Imagine if you are in the Arabian Peninsula, you have no options if you are LGBTI. You are surrounded by countries where LGBTI people are persecuted. For those who flee, conditions in countries of transit are harsh. Many LGBTI refugees are fleeing abuse from their own family members and arrive alone. They cannot get support or solace from other refugees from their country, and the local communities in host countries are hostile to sexual minorities.
What impact has the Arab Spring had on LGBTI refugees?
NG: The signs for now call for caution. Some uprisings actually showed signs of hostility toward LGBTI people. Tunisia is being hailed as a success story because its transition has been relatively peaceful. But in Tunisia, the governing coalition includes ultra-religious conservative groups hostile toward LGBTI people, so the LGBTI community has cause for concern. LGBTI rights are often portrayed as both a morality issue and a sign of Western decadence or influence. Together, with the hope for change, the uprisings have created much uncertainty for LBGTI persons and for LGBTI refugees in particular. An important example is Syria, where many Iraqis and Iranians have fled. Now, they are in a very vulnerable condition in a country that could become as dangerous for them as those they fled.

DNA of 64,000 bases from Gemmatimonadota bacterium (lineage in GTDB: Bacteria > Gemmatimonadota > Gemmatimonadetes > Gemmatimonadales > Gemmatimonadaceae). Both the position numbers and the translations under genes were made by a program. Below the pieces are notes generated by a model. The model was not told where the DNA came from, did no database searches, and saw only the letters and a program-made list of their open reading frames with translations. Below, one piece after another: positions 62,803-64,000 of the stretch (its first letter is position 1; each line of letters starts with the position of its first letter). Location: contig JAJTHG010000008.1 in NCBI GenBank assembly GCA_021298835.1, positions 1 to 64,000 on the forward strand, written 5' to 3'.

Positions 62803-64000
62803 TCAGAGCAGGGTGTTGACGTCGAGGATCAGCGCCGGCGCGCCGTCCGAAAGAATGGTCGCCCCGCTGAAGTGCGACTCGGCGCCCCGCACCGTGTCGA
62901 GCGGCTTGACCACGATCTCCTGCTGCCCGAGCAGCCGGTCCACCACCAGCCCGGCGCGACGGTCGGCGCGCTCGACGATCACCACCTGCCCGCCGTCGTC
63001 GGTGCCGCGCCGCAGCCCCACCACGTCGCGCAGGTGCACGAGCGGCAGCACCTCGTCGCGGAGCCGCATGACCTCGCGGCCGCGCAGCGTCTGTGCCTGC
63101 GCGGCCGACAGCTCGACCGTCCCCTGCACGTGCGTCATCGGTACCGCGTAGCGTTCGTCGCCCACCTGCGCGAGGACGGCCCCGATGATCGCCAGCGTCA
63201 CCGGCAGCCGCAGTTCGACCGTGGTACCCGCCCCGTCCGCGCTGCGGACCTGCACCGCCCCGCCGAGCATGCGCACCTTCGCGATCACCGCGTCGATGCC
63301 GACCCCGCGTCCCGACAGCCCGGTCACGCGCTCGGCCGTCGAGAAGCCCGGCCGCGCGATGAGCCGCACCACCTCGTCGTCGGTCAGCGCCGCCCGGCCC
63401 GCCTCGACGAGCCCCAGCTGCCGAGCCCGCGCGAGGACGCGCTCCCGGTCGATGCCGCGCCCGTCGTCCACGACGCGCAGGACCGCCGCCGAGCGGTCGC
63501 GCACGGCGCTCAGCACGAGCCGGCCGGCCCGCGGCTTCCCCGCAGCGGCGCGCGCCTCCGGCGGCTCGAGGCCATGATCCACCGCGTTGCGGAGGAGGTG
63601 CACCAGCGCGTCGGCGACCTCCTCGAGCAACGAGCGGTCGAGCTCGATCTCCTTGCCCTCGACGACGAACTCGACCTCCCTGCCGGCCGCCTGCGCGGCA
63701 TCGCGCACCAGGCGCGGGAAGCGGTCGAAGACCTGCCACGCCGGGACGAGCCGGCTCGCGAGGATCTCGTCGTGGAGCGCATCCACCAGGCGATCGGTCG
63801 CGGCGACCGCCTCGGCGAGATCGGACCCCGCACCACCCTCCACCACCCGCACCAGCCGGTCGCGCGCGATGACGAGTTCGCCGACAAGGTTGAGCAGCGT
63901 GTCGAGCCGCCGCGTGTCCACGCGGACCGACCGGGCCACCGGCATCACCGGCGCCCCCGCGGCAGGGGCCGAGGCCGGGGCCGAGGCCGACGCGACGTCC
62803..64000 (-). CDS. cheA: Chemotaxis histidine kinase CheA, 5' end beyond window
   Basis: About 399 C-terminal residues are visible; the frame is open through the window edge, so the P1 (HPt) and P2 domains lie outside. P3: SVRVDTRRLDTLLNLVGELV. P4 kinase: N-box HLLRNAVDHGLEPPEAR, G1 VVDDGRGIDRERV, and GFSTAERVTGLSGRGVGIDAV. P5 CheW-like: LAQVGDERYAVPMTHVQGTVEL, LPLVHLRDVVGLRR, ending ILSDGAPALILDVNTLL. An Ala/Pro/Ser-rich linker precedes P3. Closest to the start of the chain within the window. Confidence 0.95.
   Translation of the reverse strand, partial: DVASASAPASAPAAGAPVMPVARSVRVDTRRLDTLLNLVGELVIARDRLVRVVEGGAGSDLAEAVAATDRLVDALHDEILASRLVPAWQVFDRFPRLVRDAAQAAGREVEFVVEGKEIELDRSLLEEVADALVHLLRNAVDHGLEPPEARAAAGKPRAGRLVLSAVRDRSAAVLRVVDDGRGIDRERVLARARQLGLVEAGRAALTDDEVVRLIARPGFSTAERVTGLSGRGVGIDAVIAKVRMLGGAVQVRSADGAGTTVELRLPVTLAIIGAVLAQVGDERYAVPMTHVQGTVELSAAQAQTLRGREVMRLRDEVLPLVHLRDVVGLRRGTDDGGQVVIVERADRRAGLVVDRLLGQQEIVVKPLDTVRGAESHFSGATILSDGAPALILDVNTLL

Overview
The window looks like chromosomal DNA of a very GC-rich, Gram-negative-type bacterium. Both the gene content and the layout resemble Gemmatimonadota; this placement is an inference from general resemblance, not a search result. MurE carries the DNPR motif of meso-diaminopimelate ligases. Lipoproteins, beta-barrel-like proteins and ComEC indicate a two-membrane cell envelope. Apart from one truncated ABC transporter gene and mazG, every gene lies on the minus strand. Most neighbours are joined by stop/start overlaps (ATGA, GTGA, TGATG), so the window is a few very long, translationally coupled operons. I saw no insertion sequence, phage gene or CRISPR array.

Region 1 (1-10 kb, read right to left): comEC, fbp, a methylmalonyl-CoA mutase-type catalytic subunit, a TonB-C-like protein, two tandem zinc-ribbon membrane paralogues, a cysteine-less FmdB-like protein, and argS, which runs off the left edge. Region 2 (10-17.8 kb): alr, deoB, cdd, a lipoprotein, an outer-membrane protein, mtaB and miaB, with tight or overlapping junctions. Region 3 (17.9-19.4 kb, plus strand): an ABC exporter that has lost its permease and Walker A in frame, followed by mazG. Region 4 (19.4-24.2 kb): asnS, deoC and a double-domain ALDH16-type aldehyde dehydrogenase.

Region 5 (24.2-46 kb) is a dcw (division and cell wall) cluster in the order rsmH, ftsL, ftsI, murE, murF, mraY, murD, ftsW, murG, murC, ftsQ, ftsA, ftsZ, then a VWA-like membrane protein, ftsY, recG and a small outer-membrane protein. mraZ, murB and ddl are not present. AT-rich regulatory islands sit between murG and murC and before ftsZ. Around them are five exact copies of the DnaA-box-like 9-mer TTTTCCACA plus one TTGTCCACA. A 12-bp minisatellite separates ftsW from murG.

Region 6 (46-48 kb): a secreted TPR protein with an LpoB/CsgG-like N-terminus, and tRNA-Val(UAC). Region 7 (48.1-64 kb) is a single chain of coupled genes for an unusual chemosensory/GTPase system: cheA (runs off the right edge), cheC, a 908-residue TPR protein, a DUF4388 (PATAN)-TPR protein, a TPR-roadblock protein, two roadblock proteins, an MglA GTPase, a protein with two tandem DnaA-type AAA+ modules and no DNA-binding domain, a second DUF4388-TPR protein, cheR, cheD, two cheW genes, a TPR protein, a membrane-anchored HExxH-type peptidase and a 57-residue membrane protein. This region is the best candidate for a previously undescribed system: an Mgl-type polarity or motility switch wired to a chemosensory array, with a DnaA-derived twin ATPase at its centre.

During the webinar, you talked about ORAM’s work to resettle LGBTI refugees. What challenges and opportunities do LGBTI refugees face during resettlement?
NG: For LGBTI refugees, the most important element is English. They don’t have family to rely on, or people who speak their language that they can rely on. Ability to communicate is key to their survival.
A resettlement community must be LGBTI friendly. We cannot resettle LGBTI persons to places in the U.S. where they’ll live in discomfort or fear. We have chosen the San Francisco Bay Area for our pilot resettlement program because it’s one of the most LGBTI-welcoming places in the country.
In some cases, a refugee’s partner must be included in resettlement. Some refugees have left everything behind along with their partner. They receive refugee status only to learn that the international system does not recognize them as a family unit entitled to joint resettlement. We cannot allow this to happen.